I love watering the garden early in the morning—it comes alive and I am drawn to it, standing and staring for hours while the rest of the world floats on. I have rigged up a series of soaker hoses into all of the vegetable beds; one long tube branches off for each bed so that I can control how long each is watered. It is a good system, held together by beloved hose clamps, although it does explode with a geyser several times during the season and I always rush in for repairs without turning the water off beforehand. You would think that I would learn after the first experience of a faceful of water, but…This morning, the hoses hummed softly to themselves, millions of fine sprays soaking into the earth. Occasionally one shoots higher into the air, watering the grass, but a shift in the straw mulch that is now covering all of the beds redirects the stream back into the soil.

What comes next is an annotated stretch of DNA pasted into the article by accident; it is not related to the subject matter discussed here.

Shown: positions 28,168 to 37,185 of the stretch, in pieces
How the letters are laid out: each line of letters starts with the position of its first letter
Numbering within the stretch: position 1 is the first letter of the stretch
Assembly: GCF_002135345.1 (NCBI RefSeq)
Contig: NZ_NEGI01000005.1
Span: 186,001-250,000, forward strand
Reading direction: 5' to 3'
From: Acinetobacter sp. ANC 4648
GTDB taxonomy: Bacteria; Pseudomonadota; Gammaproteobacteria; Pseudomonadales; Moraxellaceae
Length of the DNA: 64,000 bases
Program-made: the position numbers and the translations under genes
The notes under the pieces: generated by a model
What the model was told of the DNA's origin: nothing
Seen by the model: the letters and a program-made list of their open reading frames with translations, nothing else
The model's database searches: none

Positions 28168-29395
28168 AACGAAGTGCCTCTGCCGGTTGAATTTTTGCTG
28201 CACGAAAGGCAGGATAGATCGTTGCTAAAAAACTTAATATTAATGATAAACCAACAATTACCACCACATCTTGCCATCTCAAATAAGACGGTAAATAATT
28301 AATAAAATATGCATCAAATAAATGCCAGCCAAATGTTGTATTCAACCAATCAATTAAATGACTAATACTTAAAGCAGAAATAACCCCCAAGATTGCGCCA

Drawn by the sound of water, all of the living creatures are out today. The honeybees are loving the Shirley poppy stand—it hums when I walk by. Each flower has a bee in the center, working away. Flies investigate the buckwheat back by the blueberries. A dragon fly comes into the shallow blue bowl for a drink, then perches on the chicken fence, out of reach of the cat. A bumblebee stumbles along in the white clover between two beds. A young jay fussed that this is HIS yard, not some other birds. The larger creatures are here as well. Kayli lounges under the garden bench in the shade, considering a fly hunt. Lucy washes, perched on the top of the ladder that I had out to string up a trellis. The chickens are all lurking by the gate, hoping that I will toss them an overgrown radish or a sorrel leaf. I hunt among the plants, looking for overnight changes. Yesterday, I discovered a cauliflower, ready to eat, in the Spring Bed. Today, I check the peas and broccoli, strawberries and blueberries. Margi already has a zucchini—are mine even blooming yet? No. I make a list in my mind of chores that still need doing—plants that need to be tied up, trimming around the beds, some fall seeds to start—but there is no rush. Sufficient order prevails for right now. The water wishes on through the hoses and the world pauses—at least for an hour or so on a summer morning.